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==Job Outlook==
 
==Job Outlook==
The U.S. Bureau of Labor Statistics has predicted that physicians, including pediatricians, will see rapid job growth at least through the end of the decade at a rate of 24 percent. Job opportunities for this profession should continue to grow as the American population expands and as existing practitioners retire.
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The U.S. Bureau of Labor Statistics has predicted that physicians, including pediatricians, will see rapid job growth at least through the end of the decade at a rate of 24 percent. Job opportunities for this profession should continue to grow as the American population expands and as existing practitioners retire. [[Pediatrician_Salary|Detailed Pediatrician salary data is available here]].
  
 
====States With Highest Employment Levels====
 
====States With Highest Employment Levels====

Latest revision as of 15:04, 6 January 2015

Contents

Pediatrician Job Description

What is a pediatrician? A pediatrician is a doctor who specializes in the care of children. More U.S. children receive health care from pediatricians than from any other kind of doctor. Experts in age-appropriate care, general pediatricians are considered primary care physicians for a large section of the population.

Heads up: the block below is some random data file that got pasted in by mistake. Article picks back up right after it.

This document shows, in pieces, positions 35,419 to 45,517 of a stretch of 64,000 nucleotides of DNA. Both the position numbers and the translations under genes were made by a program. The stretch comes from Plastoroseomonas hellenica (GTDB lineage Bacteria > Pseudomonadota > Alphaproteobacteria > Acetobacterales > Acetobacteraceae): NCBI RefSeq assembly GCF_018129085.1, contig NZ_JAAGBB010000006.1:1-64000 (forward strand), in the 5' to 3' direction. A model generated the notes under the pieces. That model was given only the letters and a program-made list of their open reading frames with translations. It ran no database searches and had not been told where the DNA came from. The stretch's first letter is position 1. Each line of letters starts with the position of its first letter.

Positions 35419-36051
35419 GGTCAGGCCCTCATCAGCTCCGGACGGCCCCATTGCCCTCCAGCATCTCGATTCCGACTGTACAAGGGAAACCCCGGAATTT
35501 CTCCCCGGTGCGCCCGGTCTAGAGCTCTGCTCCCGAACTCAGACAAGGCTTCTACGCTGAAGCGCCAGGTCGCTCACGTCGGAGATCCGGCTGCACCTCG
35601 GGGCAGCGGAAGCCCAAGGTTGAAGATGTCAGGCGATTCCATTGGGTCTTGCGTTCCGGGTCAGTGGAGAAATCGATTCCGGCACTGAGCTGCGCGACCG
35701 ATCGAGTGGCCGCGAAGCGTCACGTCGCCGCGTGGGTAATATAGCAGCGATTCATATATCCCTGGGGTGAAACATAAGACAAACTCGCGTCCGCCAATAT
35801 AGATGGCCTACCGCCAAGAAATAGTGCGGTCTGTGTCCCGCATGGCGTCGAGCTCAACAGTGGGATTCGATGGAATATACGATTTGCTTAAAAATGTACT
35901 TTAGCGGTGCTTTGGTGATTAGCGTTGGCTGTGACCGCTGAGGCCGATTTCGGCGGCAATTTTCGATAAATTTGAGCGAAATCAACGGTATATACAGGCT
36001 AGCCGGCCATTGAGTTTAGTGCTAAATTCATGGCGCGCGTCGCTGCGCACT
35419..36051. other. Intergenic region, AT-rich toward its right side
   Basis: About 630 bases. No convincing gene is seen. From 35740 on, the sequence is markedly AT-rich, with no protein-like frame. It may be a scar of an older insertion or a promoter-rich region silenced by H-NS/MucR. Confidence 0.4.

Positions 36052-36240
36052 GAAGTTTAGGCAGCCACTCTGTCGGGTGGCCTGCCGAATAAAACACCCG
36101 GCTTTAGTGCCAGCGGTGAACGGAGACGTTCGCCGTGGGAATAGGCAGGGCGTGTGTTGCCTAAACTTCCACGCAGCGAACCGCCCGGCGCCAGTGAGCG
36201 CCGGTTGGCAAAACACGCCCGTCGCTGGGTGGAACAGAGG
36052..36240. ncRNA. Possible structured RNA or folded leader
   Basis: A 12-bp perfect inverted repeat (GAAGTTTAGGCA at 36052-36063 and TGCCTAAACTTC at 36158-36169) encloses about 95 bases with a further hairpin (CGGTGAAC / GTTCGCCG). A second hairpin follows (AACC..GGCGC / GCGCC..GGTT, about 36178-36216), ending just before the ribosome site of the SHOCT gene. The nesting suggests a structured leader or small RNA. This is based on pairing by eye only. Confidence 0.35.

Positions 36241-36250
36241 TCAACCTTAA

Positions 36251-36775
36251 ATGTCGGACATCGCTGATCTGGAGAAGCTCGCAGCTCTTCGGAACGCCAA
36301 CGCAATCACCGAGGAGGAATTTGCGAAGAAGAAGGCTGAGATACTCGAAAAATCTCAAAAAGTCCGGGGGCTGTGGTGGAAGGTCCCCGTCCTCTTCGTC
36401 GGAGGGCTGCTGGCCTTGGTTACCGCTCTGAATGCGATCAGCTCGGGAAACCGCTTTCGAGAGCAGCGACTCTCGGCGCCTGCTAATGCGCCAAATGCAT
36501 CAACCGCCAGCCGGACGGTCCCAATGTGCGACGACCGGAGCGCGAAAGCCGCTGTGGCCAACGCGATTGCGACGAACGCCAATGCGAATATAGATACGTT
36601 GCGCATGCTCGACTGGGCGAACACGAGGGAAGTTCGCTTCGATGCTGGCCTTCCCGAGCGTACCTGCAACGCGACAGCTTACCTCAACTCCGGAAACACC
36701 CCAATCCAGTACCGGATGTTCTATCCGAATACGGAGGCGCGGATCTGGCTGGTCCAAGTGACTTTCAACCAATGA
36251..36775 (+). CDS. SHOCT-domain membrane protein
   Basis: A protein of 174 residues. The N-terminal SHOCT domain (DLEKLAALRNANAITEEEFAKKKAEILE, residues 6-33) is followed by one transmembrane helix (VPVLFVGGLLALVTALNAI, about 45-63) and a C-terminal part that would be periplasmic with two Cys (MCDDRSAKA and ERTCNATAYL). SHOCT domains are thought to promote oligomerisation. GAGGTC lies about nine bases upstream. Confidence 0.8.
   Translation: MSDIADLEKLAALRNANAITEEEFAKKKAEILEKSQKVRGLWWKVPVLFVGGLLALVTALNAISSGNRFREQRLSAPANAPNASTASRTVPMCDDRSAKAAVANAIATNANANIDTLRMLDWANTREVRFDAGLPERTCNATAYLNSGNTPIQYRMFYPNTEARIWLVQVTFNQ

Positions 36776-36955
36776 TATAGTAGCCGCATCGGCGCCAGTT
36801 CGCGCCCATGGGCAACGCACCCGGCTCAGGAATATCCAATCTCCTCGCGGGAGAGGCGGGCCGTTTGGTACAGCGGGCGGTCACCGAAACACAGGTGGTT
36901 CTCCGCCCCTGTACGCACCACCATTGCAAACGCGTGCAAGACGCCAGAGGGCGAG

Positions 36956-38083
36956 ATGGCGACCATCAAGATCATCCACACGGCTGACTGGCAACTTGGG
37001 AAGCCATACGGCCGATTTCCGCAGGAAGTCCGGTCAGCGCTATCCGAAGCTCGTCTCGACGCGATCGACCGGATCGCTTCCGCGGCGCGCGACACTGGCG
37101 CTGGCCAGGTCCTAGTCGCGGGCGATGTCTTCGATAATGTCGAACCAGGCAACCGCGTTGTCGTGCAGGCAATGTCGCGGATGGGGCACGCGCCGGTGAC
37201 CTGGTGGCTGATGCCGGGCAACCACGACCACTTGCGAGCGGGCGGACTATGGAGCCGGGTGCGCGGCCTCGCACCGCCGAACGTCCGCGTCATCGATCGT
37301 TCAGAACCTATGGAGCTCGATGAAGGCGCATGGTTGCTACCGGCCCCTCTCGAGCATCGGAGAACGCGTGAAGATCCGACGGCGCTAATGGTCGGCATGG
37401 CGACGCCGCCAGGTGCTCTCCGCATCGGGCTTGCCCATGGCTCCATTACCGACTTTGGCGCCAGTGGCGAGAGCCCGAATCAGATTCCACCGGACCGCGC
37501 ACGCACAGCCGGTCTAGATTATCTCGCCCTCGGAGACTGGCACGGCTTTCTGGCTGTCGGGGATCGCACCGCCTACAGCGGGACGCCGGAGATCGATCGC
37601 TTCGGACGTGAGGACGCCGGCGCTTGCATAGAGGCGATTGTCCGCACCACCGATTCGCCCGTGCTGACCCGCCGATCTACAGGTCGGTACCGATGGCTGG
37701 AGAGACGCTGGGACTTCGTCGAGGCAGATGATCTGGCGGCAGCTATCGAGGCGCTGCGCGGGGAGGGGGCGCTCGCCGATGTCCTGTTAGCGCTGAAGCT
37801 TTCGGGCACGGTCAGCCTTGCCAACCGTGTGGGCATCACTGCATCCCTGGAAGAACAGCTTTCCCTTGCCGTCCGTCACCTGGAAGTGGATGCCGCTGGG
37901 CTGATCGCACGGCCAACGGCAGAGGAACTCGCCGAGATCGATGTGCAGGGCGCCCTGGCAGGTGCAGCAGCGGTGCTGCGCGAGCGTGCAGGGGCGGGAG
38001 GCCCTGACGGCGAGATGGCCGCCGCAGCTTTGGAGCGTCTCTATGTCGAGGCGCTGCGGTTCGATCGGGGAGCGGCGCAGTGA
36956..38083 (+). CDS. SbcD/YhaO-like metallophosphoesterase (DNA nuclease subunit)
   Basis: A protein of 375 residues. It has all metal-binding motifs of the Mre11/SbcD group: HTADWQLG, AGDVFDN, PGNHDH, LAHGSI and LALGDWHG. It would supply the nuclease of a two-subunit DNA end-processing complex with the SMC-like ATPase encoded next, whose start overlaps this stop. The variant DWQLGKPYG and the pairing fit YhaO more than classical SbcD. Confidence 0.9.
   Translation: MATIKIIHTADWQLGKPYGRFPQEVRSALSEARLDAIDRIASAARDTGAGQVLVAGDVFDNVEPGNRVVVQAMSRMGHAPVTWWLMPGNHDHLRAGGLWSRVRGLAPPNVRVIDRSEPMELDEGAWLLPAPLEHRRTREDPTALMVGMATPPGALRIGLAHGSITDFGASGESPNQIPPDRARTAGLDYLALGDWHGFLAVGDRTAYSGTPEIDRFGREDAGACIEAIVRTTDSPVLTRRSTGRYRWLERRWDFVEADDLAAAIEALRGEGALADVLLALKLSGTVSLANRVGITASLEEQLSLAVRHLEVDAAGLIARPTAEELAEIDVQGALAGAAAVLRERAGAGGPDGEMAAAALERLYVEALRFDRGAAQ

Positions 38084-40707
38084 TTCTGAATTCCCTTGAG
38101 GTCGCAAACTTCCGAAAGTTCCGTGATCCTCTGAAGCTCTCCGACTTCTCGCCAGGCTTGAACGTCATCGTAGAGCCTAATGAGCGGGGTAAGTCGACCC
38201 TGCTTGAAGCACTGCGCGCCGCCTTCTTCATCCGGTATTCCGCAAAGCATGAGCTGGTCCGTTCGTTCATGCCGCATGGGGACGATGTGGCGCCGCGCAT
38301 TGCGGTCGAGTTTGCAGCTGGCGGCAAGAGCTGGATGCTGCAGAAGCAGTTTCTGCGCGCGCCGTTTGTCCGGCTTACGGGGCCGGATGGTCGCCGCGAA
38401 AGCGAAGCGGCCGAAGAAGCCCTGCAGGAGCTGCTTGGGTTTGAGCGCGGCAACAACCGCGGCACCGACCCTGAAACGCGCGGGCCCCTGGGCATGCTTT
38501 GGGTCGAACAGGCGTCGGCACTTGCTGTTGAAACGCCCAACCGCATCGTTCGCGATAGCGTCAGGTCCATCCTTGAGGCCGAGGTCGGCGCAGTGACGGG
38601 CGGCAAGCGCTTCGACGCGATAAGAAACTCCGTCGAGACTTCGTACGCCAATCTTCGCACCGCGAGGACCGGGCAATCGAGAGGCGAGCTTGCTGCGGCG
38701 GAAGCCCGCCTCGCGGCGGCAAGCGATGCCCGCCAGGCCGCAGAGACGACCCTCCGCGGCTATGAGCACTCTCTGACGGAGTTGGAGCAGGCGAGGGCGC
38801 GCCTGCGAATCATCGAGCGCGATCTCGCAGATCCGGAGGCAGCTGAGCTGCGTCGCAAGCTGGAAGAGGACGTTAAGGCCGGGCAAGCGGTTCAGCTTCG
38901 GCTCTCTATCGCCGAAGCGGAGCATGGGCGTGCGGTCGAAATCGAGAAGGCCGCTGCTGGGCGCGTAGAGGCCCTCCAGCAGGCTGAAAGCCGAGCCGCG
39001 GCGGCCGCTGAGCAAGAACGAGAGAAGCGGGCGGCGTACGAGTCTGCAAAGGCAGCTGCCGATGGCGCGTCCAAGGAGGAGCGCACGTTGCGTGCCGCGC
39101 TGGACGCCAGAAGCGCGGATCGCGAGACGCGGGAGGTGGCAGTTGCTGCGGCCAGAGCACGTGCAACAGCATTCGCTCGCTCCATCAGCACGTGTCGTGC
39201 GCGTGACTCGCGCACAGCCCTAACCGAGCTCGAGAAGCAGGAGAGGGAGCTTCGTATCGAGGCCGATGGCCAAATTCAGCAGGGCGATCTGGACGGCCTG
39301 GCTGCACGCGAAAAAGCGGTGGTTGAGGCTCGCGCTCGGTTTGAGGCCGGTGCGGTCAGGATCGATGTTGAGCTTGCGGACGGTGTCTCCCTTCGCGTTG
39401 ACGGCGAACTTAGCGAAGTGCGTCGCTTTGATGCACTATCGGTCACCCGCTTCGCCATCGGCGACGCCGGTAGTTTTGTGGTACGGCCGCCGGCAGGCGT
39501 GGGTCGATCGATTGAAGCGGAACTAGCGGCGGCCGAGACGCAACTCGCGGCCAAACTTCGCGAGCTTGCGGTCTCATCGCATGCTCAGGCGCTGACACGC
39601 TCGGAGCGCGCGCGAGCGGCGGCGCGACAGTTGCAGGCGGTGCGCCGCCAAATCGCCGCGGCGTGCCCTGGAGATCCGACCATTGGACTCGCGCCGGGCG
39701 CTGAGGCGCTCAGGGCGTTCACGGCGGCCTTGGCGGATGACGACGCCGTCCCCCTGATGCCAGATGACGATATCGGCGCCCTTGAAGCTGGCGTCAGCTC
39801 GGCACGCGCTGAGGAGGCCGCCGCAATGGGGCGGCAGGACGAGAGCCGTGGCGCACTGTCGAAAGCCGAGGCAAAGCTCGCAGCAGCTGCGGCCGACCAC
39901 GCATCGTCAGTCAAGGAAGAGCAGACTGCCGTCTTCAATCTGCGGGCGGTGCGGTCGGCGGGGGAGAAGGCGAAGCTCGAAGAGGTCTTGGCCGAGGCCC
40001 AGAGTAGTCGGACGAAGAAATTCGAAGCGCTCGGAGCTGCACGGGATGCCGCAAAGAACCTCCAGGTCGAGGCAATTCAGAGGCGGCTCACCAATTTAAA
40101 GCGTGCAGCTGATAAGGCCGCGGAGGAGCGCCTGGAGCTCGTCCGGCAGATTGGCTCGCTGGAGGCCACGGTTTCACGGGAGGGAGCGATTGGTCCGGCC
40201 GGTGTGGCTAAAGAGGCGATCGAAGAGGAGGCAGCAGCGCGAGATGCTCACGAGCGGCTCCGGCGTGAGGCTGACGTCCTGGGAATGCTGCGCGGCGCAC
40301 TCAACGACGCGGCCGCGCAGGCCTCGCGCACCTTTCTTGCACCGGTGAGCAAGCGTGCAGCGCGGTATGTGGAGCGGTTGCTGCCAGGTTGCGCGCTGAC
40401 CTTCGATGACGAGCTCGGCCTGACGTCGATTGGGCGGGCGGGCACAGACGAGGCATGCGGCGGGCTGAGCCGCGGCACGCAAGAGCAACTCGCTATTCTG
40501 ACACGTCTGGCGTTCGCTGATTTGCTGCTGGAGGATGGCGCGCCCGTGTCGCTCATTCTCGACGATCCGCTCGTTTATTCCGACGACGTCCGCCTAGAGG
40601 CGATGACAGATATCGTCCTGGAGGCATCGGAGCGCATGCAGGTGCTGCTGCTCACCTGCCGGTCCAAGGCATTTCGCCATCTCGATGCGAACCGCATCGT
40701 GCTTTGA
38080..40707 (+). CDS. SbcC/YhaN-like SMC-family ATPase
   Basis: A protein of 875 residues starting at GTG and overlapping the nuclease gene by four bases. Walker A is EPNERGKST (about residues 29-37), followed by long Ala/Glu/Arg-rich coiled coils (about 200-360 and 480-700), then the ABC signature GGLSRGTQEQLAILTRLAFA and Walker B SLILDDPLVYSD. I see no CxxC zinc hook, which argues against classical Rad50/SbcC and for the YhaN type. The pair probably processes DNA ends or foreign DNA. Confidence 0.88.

Educated in a broad range of medical issues, they can often operate independently of the numerous specialists other doctors must consult with daily. Pediatricians are already specialist medical care providers, but those that take on an additional subspecialty can often earn higher pay.

The American Academy of Pediatrics (AAP) says that general pediatricians report more satisfying patient relationships than any other medical specialist. Recognizing the critical importance of early environments and experiences, pediatricians regularly have the chance to make a major positive difference in people's lives.


Pediatrician Duties

What does a pediatrician do from day to day? In a typical work week, a pediatrician might:

  • Examine children for proper growth and development
  • Maintain cumulative medical histories, reports, and test results
  • Treat children with minor, acute, and chronic health problems
  • Prescribe medication or therapy as part of treatment plans
  • Counsel families in times of crisis
  • Monitor progress for treatment effectiveness
  • Supervise nurses and other assistive personnel


How To Become A Pediatrician

Pediatrician schooling is extensive. Becoming a pediatrician takes dedication and an ability to see through long-term commitments. Before specialist pediatric training even begins, it's necessary to complete an undergraduate education and then go through medical school. 

Afterwards, physicians go on to residency, where they work under the supervision of practicing pediatricians treating children in real clinical settings. A pediatric residency typically lasts three years.